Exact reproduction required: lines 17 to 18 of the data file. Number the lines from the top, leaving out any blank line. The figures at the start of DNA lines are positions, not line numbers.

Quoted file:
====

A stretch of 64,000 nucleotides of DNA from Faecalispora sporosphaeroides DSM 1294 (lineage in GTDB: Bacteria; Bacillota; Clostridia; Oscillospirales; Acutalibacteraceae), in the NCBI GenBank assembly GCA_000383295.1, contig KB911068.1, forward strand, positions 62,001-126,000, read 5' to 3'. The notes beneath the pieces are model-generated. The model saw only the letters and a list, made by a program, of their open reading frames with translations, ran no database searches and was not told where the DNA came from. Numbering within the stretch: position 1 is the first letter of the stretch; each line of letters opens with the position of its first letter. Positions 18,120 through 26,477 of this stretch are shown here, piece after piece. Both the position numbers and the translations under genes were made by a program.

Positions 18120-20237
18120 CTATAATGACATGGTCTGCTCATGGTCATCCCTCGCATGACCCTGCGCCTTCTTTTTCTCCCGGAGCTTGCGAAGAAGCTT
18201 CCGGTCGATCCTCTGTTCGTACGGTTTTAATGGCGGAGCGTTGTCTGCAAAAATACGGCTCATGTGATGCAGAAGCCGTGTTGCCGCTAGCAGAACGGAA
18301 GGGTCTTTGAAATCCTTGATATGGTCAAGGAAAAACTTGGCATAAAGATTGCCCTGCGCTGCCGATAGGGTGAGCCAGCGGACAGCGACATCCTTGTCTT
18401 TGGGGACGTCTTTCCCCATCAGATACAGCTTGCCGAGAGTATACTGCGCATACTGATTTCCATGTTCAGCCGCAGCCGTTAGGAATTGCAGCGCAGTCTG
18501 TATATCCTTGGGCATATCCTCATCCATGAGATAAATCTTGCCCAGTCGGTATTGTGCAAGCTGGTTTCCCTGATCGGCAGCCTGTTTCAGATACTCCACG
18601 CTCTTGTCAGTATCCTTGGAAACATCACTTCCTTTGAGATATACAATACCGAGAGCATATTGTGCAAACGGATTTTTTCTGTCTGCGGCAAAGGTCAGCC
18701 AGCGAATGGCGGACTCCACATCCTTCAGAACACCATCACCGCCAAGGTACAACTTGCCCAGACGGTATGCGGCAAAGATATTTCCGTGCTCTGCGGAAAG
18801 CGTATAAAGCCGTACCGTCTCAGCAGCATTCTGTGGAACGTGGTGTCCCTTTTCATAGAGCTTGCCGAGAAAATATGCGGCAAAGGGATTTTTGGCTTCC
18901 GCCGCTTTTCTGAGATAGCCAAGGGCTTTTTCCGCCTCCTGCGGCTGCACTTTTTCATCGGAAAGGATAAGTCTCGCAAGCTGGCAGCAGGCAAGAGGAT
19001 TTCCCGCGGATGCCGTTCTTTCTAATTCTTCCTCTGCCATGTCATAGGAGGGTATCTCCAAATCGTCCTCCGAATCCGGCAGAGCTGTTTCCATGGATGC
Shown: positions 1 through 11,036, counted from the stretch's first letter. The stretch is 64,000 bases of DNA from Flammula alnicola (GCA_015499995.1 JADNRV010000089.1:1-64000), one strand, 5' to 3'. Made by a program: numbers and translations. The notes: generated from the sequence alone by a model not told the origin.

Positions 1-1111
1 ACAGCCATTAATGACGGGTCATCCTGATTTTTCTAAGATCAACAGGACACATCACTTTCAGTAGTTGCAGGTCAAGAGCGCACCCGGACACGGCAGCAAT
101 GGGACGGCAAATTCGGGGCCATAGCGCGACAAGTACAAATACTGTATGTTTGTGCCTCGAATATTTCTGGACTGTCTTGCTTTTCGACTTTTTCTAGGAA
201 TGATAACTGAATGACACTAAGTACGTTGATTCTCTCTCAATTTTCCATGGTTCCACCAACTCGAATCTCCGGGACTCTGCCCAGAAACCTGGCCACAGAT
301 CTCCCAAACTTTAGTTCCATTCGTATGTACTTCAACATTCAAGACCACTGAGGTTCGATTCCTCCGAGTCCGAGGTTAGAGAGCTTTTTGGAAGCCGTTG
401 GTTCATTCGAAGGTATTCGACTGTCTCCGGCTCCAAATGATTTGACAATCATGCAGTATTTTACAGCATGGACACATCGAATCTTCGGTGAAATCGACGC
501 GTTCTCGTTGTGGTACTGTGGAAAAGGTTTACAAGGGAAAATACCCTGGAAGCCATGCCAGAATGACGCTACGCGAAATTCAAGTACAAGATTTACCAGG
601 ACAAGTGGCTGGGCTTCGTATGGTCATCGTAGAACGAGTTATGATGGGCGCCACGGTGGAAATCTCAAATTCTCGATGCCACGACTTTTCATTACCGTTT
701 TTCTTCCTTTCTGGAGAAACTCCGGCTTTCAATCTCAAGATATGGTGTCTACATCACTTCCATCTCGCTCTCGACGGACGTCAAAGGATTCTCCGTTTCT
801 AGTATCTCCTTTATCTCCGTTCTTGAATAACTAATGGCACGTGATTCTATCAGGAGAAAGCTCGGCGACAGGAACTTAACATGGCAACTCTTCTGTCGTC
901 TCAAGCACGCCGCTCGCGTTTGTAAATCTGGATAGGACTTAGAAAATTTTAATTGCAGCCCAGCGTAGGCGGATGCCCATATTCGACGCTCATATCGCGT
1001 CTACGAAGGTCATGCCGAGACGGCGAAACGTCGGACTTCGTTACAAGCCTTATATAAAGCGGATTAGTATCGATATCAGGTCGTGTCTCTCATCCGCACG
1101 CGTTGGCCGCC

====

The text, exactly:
201 TGATAACTGAATGACACTAAGTACGTTGATTCTCTCTCAATTTTCCATGGTTCCACCAACTCGAATCTCCGGGACTCTGCCCAGAAACCTGGCCACAGAT
301 CTCCCAAACTTTAGTTCCATTCGTATGTACTTCAACATTCAAGACCACTGAGGTTCGATTCCTCCGAGTCCGAGGTTAGAGAGCTTTTTGGAAGCCGTTG